In fact, the new xB doesn’t deserve the Scion moniker, which established the brand's U.S. reputation as a provider of affordable automobiles with style, efficiency, quality, innovation and fun. Maybe Toyota could get a deal on the Oldsmobile name from GM.


06 June 2007

I am frustrated at the fact that election campaigning has started so early. However that seems to be the way it goes in this modern media age. So here are some thoughts from Bob, an op-ed writer for the Times.

The Passion of Al Gore
By Bob Herbert
The New York Times

Tuesday 05 June 2007

Al Gore is earnestly talking about the long-term implications of the energy and climate crises, and how the Arctic ice cap is receding much faster than computer models had predicted, and how difficult and delicate a task it will be to try and set things straight in Iraq.

You look at him and you can't help thinking how bizarre it is that this particular political figure, perhaps the most qualified person in the country to be president, is sitting in a wing chair in a hotel room in Manhattan rather than in the White House.

He's pushing his book "The Assault on Reason." I find myself speculating on what might have been if the man who got the most votes in 2000 had actually become president. It's like imagining an alternate universe.

The war in Iraq would never have occurred. Support and respect for the U.S. around the globe would not have plummeted to levels that are both embarrassing and dangerous. The surpluses of the Clinton years would not have been squandered like casino chips in the hands of a compulsive gambler on a monumental losing streak.

Mr. Gore takes a blowtorch to the Bush administration in his book. He argues that the free and open democratic processes that have made the United States such a special place have been undermined by the administration's cynicism and excessive secrecy, and by its shameless and relentless exploitation of the public's fear of terror.

The Bush crowd, he said, has jettisoned logic, reason and reflective thought in favor of wishful thinking in the service of an extreme political ideology. It has turned its back on reality, with tragic results.

So where does that leave Mr. Gore? If the republic is in such deep trouble and the former vice president knows what to do about it, why doesn't he have an obligation to run for president? I asked him if he didn't owe that to his fellow citizens.

If the country needs you, how can you not answer the call?

He seemed taken aback. "Well, I respect the logic behind that question," he said. "I also am under no illusion that there is any position that even approaches that of president in terms of an inherent ability to affect the course of events."

But while leaving the door to a possible run carefully ajar, he candidly mentioned a couple of personal reasons why he is disinclined to seek the presidency again.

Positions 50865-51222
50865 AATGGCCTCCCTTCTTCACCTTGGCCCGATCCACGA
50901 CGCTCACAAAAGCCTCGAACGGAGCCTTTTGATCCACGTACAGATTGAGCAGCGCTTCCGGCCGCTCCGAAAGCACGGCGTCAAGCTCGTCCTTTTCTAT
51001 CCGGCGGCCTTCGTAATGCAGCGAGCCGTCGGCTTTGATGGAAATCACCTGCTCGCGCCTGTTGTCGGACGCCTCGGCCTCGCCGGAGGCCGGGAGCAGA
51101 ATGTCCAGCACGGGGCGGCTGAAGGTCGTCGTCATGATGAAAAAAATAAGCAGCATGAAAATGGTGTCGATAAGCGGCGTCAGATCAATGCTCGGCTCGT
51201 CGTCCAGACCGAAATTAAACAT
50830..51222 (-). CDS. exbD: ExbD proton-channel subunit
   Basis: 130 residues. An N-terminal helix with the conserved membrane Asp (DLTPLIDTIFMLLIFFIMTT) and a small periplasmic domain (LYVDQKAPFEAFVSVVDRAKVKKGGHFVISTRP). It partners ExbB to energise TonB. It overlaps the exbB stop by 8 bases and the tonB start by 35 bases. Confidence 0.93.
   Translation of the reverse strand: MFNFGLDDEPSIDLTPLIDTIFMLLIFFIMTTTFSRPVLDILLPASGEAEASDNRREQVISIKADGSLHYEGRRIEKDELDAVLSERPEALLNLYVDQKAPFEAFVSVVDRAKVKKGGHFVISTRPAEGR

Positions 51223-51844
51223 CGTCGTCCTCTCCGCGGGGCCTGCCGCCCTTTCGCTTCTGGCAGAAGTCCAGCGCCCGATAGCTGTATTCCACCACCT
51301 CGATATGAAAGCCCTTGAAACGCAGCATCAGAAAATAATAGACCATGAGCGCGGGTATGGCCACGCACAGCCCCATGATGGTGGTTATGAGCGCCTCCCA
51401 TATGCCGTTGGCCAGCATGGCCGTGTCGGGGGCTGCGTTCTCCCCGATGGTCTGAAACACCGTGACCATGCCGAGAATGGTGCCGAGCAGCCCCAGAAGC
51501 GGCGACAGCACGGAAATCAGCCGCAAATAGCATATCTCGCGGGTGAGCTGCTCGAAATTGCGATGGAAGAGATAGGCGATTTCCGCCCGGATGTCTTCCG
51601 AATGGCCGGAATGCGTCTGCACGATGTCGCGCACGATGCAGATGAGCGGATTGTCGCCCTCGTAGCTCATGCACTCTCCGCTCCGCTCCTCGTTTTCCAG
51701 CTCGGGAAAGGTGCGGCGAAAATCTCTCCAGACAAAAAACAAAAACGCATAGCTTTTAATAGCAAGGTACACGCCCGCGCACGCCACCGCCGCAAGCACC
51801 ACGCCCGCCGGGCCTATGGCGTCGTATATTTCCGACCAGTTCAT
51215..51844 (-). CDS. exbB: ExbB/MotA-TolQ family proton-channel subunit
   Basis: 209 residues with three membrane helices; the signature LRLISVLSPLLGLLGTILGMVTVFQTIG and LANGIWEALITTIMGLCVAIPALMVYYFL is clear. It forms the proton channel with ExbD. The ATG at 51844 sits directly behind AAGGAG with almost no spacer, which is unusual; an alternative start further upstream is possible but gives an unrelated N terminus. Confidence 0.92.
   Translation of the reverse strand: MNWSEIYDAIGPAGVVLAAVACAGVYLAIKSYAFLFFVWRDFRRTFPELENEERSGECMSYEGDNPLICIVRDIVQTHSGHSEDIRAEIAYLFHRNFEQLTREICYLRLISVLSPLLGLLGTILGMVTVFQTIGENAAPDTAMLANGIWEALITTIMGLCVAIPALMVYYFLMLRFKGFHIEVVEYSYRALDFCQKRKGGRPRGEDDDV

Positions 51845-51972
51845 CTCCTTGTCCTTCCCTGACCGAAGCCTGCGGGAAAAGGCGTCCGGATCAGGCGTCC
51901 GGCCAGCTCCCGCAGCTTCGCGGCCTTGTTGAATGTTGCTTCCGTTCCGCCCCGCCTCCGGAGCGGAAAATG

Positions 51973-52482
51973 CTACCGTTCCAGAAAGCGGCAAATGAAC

"You know," he said, "I don't really think I'm that good at politics, to tell you the truth." He smiled. "Some people find out important things about themselves early in life. Others take a long time."

He burst into a loud laugh as he added, "I think I'm breaking through my denial."

I noted that he had at least been good enough to attract more votes than George W. Bush.

"Well, there was that," he said, laughing again. "But what politics has become requires a level of tolerance for triviality and artifice and nonsense that I find I have in short supply."

Mr. Gore is passionate about the issues he is focused on - global warming, the decline of rational discourse in American public life, the damage done to the nation over the past several years. And he has contempt for the notion that such important and complex matters can be seriously addressed in sound-bite sentences or 30-second television ads, which is how presidential campaigns are conducted.

He pressed this point when he talked about Iraq.

"One of the hallmarks of a strategic catastrophe," he said, "is that it creates a cul-de-sac from which there are no good avenues of easy departure. Taking charge of the war policy and extricating our troops as quickly as possible without making a horrible situation even worse is a little like grabbing a steering wheel in the middle of a skid."

There is no quick and easy formula, he said. A new leader implementing a new policy on Iraq would have to get a feel for the overall situation. The objective, however, should be clear: "To get our troops out of there as soon as possible while simultaneously observing the moral duty that all of us share - including those of us who opposed this war in the first instance - to remove our troops in a way that doesn't do further avoidable damage to the people who live there."

I asked if he meant that all U.S. troops should ultimately be removed from Iraq.

"Yes," he said.

Then he was off to talk more about his book.